Bringing home a new puppy can be an amazing experience for the whole family. A cute bundle of energy brings plenty joy in to a home.  We want what is best for our pets and this means more than just feeding and bathing them. We have to look at disease prevention and control of parasites for a longer life.

Vaccinations for puppies:

It is important that you have your puppies and dogs vaccinated against highly contagious diseases as this can help prevent them contracting and possibly spreading these potentially fatal viruses and bacteria. Vaccination becomes even more important when the puppy is exposed to other animals such as at training or boarding facilities or even in the local park. Most puppy training and boarding facilities will not accept unvaccinated animals, particularly for this reason.  Puppies should be vaccinated according to the recommended schedule for initial basic immunity and subsequent boosters as needed.  Talk to us about a vaccination plan for your new puppy.

The common vaccinations given include protection against:

Canine Parvovirus (Parvo)

This is a potentially fatal disease which causes damage to the puppy’s lymph nodes, intestines, bone marrow and even the heart in some cases. It is highly contagious and can affect dogs of all ages but young puppies under 20 weeks are most at risk. Vaccinations for Parvo start at 6 to 7 weeks and should be completed by around 16 to 17 weeks of age. There are 3 vaccinations in the series.


Distemper affects the tonsils and lymph nodes and eventually the urogenital and gastrointestinal systems if it is not treated. Puppies have lower resistance and if they have a weak immune system the disease can be fatal within two to five weeks of infection, even if they are treated. Puppies should have the distemper vaccination from 6 to 7 weeks and then 2 more vaccinations at regular intervals to gain initial protection before 20 weeks of age.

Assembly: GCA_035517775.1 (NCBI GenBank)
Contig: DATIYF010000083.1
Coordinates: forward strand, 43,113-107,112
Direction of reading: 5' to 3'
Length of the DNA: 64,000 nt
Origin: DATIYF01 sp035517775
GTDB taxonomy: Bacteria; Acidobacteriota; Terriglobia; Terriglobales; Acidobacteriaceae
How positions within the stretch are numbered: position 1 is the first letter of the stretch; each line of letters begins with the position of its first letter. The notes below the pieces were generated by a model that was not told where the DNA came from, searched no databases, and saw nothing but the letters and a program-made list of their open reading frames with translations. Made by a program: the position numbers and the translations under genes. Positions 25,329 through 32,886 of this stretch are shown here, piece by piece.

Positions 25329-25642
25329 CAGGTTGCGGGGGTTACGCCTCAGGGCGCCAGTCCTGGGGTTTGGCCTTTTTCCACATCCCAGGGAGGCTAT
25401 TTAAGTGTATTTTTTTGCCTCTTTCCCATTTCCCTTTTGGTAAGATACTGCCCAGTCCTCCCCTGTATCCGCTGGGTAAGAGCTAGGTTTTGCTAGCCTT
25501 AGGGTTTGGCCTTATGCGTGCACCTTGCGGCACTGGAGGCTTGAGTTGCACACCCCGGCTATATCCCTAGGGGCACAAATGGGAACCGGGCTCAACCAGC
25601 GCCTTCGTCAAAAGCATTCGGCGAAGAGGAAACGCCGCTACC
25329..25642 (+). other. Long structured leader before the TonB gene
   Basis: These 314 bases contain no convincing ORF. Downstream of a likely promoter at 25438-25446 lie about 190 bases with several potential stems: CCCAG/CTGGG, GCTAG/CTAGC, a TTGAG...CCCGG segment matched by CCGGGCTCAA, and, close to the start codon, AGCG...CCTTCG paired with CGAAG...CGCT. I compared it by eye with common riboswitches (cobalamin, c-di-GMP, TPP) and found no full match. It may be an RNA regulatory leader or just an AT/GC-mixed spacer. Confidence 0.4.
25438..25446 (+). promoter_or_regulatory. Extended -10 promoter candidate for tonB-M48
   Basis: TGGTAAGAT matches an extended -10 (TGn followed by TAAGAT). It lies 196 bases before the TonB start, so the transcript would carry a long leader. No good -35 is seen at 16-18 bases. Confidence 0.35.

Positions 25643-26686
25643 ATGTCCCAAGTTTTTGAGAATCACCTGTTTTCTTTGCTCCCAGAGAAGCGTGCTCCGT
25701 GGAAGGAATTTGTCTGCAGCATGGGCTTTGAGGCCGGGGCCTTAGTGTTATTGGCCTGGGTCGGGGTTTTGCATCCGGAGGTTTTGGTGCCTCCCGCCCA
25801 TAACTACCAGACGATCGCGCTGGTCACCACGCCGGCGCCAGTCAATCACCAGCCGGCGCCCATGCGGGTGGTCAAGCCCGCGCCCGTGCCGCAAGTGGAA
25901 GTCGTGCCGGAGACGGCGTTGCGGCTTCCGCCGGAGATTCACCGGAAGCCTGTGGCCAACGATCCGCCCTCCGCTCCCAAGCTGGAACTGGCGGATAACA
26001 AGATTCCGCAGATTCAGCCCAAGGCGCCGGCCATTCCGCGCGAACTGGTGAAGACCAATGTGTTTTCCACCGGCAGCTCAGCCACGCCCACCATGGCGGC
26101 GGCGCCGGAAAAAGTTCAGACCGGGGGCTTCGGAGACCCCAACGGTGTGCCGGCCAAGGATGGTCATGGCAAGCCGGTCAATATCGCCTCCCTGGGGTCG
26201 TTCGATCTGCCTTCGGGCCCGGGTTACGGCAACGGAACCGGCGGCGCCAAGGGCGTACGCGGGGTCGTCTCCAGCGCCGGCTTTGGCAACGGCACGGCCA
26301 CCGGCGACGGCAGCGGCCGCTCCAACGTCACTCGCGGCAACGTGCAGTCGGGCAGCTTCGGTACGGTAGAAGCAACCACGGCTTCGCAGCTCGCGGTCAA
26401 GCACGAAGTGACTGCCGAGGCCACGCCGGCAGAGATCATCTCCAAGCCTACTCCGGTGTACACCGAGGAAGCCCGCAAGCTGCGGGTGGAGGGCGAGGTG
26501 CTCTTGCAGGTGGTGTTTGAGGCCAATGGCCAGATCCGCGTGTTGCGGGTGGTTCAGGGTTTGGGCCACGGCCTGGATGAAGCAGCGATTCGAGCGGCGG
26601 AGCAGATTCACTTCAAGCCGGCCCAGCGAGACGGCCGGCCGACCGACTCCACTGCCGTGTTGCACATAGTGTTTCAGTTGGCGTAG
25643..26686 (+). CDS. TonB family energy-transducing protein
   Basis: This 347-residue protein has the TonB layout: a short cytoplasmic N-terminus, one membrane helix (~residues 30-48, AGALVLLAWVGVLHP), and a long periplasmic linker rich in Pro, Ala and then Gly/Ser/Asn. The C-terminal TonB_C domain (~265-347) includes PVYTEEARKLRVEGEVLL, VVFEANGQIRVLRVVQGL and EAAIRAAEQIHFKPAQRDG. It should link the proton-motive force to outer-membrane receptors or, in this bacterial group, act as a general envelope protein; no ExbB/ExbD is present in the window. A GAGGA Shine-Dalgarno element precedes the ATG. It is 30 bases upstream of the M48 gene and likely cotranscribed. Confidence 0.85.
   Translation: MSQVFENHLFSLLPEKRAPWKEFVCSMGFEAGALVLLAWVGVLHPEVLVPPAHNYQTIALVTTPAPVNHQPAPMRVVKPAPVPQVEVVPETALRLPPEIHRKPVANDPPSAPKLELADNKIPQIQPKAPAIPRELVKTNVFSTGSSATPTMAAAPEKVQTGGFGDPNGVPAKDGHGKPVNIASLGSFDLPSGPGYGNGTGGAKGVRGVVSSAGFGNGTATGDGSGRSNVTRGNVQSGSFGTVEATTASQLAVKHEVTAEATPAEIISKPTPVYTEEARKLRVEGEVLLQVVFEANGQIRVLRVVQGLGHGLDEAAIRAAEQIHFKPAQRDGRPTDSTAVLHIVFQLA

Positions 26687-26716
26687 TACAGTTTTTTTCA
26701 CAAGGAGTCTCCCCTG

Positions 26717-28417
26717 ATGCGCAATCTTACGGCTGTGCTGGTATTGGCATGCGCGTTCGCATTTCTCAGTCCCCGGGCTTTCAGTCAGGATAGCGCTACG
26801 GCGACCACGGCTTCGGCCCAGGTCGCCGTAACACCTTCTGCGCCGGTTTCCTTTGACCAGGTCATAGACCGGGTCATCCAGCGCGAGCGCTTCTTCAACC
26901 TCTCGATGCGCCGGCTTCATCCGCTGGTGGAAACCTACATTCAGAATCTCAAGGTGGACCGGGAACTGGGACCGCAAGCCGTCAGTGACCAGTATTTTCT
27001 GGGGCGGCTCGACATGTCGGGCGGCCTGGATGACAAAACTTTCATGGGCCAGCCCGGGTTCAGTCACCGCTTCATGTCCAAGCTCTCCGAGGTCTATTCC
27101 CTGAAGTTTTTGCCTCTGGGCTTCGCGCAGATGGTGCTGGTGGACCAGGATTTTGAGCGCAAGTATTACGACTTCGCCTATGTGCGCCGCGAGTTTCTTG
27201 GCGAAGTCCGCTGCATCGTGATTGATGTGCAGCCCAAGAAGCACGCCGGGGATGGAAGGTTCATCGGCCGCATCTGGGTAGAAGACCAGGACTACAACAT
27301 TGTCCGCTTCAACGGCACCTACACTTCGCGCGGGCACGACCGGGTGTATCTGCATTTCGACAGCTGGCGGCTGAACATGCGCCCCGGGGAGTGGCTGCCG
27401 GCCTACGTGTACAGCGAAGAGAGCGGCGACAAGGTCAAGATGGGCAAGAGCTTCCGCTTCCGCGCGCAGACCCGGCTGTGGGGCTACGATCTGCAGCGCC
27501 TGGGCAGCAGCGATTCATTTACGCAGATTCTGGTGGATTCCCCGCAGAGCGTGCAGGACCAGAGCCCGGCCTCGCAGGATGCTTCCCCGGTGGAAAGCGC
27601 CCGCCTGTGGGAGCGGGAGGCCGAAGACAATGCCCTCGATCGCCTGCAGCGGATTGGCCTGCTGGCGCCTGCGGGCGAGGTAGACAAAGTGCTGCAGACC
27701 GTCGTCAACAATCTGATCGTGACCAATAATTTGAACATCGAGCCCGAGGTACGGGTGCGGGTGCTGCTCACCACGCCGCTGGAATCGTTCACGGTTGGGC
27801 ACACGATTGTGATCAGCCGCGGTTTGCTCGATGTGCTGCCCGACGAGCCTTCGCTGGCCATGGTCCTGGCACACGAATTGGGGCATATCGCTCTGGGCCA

Infectious Canine Hepatitis (ICH)

Caused by the canine adenovirus, this is another contagious disease that should be vaccinated against. Infected dogs will have symptoms such as jaundice, vomiting, fever and diarrhoea. If this is not treated early if can also prove fatal. Puppies should be vaccinated at 6 to 7 weeks in a 3-step schedule to complete the initial protection by 20 weeks.

Infectious canine tracheobronchitis (Kennel Cough)

This is a highly infectious disease, which is airborne and easily transmitted, which causes a nasty cough. While it is generally not life threatening, it is uncomfortable for the animal and can get passed on to other dogs quite easily. Most kennels will not board a dog that is not vaccinated against kennel cough.

The recommended vaccinations for puppies are:

  • 1st vaccination at 6-7 weeks: parvovirus/distemper/hepatitis
  • 2nd vaccination at 10-11 weeks- parvovirus/distemper/hepatitis/parainfluenza/B.Bronchiseptica
  • 3rd vaccination at 14-15 weeks- parvovirus/distemper/hepatitis

Protection against these diseases is only effective 2 weeks after the 3rd vaccination. An annual booster is also recommended to keep your dog protected.

Puppy Worming

Puppies and dogs can contract roundworm, hookworm, whipworm and tapeworm. Worms can make puppies very ill and can cause them not to grow and thrive. Treatment with wormers can help get rid of these parasites. Puppies are often born with round worm and hook worm or ingest them while feeding from their mother.  Severe infestations can lead to a very young puppy dying. Round worms can cause vomiting, coughing and intestinal blockages. Whipworms cause abdominal pain, diarrhoea and fever. Tapeworm can be passed to the puppies through fleas. Some worms such as hookworm and roundworm can be passed to humans as well. The heartworm is a very serious infestation which can kill. It is important that puppies are treated for worms at regular intervals to prevent and get rid of the parasites.